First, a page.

My Retrospective Review of the Back to the Future Trilogy; Post October 21st, 2015

My Retrospective Review of the Back to the Future Trilogy; Post October 21st, 2015

The week of October 21st, 2015, I realized that the Back to the Future trilogy was being featured on Amazon Prime streaming; as well as the documentary, Back in Time. So I finished the series last night and decided it would be interesting to share my review of all 3 movies, in hindsight.

Now that we are officially living in the future, according to Back to the Future Part 2, I was able to see how each of the 3 movies still holds up.

Here’s my analysis:

Back to the Future Part 1 is the best.

Part 3 is my favorite.

Part 2 was my least favorite and the least relevant to the series.

Back when I was a kid, I thought Part 2 was the best one because it attempted to show me a glimpse of the future. Hoverboards!

But really, Part 2 was the strange off-the-beaten path installment that have easily been removed from the series and the storyline would have been just as strong. Not to mention, seeing it again as an adult, Part 2 was the darkest and most tedious of the series.

My Retrospective Review of the Back to the Future Trilogy; Post October 21st, 2015

I was surprised at how little of Part 2 actually took place in the good version of 2015. Most of the movie is in the dystopian version of 2015 and then back to 1955 again.

The reason I like Part 3 the best is because I feel it’s the most charming. The plot was simple enough and I loved the chemistry between Doc Brown and Clara. I appreciated how it utilized so many of the original characters of the first two movies.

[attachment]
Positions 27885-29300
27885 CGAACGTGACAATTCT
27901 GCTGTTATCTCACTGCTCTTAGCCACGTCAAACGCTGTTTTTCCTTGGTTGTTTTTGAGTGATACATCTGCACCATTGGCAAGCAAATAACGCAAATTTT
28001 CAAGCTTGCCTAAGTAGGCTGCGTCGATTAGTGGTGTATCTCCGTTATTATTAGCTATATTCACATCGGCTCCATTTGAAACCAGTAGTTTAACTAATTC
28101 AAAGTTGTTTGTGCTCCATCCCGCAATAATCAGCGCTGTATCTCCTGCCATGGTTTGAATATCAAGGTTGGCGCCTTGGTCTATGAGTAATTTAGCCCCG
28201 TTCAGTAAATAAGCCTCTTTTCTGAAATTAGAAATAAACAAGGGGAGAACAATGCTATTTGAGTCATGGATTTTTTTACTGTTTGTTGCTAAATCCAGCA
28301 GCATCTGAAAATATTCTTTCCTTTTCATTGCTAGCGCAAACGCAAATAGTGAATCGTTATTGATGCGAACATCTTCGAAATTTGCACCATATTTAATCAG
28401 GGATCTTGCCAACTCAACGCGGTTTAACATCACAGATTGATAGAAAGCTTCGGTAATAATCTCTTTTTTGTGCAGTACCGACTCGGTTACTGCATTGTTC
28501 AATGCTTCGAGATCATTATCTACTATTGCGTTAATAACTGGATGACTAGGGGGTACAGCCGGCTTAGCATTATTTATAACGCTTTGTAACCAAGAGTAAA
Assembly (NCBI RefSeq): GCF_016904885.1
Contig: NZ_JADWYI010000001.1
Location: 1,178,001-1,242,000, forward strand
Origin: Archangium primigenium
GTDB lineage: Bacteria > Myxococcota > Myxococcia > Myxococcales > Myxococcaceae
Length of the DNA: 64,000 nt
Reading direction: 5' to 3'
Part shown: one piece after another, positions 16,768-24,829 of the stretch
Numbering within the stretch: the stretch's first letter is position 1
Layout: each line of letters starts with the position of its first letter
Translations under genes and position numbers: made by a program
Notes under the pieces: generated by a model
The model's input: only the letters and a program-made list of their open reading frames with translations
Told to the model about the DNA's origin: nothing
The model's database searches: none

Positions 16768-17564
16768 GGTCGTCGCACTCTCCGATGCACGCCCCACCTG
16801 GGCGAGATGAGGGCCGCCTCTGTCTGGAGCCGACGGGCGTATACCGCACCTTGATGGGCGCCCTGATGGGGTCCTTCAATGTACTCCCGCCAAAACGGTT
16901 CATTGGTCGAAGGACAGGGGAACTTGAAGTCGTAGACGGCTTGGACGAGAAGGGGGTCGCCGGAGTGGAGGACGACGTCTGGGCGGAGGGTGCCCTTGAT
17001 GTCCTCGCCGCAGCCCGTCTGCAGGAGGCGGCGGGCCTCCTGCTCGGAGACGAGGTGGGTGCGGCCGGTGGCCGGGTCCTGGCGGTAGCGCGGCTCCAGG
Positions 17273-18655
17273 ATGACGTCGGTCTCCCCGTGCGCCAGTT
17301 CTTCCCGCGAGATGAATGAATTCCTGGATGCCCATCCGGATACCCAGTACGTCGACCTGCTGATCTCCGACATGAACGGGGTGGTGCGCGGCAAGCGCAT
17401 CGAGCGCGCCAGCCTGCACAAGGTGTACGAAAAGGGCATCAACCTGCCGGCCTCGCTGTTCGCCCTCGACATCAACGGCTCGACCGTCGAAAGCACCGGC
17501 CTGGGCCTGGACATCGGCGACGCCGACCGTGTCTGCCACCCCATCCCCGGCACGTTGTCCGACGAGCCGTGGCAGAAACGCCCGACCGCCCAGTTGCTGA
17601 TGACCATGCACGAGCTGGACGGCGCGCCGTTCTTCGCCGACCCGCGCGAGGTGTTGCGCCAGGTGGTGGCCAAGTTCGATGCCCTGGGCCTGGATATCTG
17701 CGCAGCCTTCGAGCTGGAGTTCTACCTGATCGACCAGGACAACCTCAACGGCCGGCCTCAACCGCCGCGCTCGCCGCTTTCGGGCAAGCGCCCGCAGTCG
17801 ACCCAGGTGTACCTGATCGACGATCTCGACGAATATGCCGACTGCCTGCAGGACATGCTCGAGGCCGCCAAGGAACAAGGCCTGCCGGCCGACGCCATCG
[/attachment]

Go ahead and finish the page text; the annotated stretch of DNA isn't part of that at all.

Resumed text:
Just overall, it’s easier to watch; and I feel, the most fun.

Granted, Part 1 is the best. It’s not my personal favorite, but it’s the best. It was the most original, innovative, and legendary.

Interestingly enough, the critics of Rotten Tomatoes agree with my assessment that Part 1 is the best, Part 3 is the second best, and Part 2 is the least best.

My Retrospective Review of the Back to the Future Trilogy; Post October 21st, 2015

In closing, I want to point out this:

Despite these movies being generically remembered as “family friendly” movies, for the most part, they are not:

If Part 1 were released today, it would definitely be rated PG-13.

It features constant swearing (nearly every word in the book) as well as religious exclamations (using God’s name in vain), casual marijuana use (the band at the prom), attempted sexual assault (George McFly saves the day by stopping Biff from taking advantage of his future wife), implied sexual activity involving minors (17 year-old Marty McFly and his girlfriend are planning to spend the night together in the back of his Toyota pick-up truck) and violence: Doc Brown is shot in the chest with machine guns by Liberian terrorists.

Part 3 is the tamest; containing the least profanity, hardly any innuendoes, and the violence is simply cartoonish. It would uphold its PG rating.

Part 2 is somewhere in between the two, but I could easily see it being rated PG-13.

Thanks for reading! If you’ve have recently seen the Back to the Future trilogy, I would be curious to see if you agree with my assessment.